In this note, we’ll try to understand what is a platform, and whether they can be improved with a “coop” structure.
In particular, we’ll try to understand:
Before really understanding platform coops, it is necessary to define “platform” and examine the various types of people interacting with it.
Most people are familiar with platforms. Uber, Doordash, TaskRabbit and the like come most immediately to mind. Others include Amazon Web Services, the Amazon marketplace, and the Apple App Store.
Let’s provisionally adopt the following definition that generalizes the foregoing examples:
Provisional definition (platform)
A platform is a social/technological formation which facilitates more direct forms of production and sustains itself by taking a portion of the proceeds of that production.
This definition implies the existence of three kinds of parties:
Internally these parties may have their own power structures and dynamics. We will mostly postpone analysis of that for now until we examine some concrete examples.1
With this view, it is clear platforms are set up for certain conflicts, because one can see these three parties' interests are not at all aligned. A few examples:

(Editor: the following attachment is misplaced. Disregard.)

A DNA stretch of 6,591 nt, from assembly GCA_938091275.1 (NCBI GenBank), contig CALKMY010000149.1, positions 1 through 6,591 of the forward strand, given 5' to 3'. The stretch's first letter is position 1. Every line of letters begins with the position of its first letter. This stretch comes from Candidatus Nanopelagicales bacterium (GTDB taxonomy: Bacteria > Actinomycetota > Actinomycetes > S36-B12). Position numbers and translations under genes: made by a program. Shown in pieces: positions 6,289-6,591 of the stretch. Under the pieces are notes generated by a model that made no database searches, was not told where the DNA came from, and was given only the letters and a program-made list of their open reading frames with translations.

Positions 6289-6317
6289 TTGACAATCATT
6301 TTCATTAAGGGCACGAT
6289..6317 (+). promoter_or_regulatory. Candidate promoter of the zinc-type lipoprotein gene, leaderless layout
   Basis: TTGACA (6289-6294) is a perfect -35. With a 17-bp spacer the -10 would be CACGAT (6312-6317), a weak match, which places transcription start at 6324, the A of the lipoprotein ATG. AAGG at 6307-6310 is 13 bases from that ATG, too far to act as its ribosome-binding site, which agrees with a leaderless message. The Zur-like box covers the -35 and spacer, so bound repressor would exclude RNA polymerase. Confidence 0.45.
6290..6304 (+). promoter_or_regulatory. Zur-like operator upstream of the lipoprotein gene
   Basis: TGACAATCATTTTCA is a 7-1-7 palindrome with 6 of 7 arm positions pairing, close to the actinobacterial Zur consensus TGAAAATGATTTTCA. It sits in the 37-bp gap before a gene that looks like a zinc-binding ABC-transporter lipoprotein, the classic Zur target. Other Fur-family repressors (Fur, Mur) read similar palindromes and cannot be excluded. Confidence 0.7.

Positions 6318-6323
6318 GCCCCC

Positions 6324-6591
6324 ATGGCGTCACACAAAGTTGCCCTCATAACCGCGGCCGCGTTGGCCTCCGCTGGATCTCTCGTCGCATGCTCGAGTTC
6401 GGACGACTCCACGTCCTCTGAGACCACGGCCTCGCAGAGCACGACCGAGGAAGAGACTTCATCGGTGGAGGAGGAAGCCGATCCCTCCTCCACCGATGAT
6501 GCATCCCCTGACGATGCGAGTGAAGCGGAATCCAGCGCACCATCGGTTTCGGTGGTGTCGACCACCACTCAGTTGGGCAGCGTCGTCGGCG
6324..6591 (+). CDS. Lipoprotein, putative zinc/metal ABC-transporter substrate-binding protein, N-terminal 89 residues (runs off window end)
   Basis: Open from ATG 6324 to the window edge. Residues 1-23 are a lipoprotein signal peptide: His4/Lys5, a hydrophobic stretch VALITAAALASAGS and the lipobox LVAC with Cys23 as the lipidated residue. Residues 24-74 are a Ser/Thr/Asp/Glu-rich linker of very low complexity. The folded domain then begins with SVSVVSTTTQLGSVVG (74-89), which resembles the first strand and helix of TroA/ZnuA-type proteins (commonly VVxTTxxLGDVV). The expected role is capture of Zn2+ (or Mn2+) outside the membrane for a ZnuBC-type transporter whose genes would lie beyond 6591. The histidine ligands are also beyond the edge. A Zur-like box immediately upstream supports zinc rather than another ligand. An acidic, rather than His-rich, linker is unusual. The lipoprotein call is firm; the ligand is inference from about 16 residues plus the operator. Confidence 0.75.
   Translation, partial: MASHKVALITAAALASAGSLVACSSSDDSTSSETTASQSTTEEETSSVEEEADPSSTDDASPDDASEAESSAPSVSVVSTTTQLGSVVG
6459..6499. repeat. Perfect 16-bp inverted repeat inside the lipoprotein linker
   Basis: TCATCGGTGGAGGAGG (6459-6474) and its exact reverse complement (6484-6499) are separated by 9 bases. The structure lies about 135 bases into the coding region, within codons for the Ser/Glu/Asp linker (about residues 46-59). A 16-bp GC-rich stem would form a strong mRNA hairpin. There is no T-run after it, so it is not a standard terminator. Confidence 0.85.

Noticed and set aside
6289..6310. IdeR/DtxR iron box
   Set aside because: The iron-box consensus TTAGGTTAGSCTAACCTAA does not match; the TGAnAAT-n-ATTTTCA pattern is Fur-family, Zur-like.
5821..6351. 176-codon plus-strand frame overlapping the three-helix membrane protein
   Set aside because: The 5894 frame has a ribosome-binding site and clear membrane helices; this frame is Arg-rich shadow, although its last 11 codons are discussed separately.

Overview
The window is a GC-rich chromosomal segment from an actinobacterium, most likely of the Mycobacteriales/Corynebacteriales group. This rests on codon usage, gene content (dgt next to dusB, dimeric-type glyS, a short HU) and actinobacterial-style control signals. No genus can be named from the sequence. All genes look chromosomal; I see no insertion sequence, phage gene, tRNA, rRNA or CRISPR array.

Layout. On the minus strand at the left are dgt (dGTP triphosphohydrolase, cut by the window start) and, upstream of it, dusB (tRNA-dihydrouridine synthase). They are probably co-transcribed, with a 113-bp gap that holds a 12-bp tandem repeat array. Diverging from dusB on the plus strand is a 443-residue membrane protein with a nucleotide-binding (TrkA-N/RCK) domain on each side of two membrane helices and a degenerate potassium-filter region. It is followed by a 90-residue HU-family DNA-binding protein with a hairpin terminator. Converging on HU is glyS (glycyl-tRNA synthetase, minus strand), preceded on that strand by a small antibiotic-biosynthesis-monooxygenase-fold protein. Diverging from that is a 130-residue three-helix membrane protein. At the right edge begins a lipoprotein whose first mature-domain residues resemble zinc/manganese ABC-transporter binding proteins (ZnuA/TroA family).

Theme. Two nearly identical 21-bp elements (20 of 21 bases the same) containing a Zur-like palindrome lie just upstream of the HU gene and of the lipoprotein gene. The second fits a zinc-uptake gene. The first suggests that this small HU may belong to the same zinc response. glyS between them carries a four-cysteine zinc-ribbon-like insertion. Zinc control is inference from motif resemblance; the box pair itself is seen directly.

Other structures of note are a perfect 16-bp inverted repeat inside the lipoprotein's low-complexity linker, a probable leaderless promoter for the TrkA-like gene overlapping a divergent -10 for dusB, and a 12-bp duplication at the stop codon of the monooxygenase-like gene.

“By default”, operators are in a very advantageous position in this three-way conflict:
They have a global view of all the interactions between the producers and consumers. They see who buys, who sells, what they sell, to whom, at what time of day, etc.
Even more, they typically have control over the individual views of both the consumers and producers and so can use that to manipulate their behavior. A few examples:
This varies on a case-by-case basis. For a VC-funded platform-operator firm, the most immediate reason is that enough VCs thought that they had the potential to be very profitable.
Uber is an instructive example. I doubt so many VCs would have gotten on the Uber train if it were structured as a traditional firm in which drivers were employees. In the platform organizational-form, Uber has a much stronger position from which to exploit the labor it oversees. A few reasons:
The information asymmetry and view control described above. In principle, this would be possible even if the drivers were legal employees of Uber, so this has more to do with platformness as an organizational form than as a legal form.
The workers have no social relationship with the Uber operators which could interfere with exploitation.
The workers have no social bonds with each other which could enable them to oppose the exploitation of what they produce.
If Uber had to hire the drivers as employees, the operators (that means those who run the company and their investors), would have greater liability for them. That the process of hiring (immediately, with light background checks) is automated allows them to pretend they are not really hiring the workers, and so to accept a lower level of liability.
This also varies on a case-by-case basis. I think one can confidently say the App Store (in the context of capitalism of course) made the development of certain apps which would not have otherwise been possible, since otherwise there would have been no business model for them.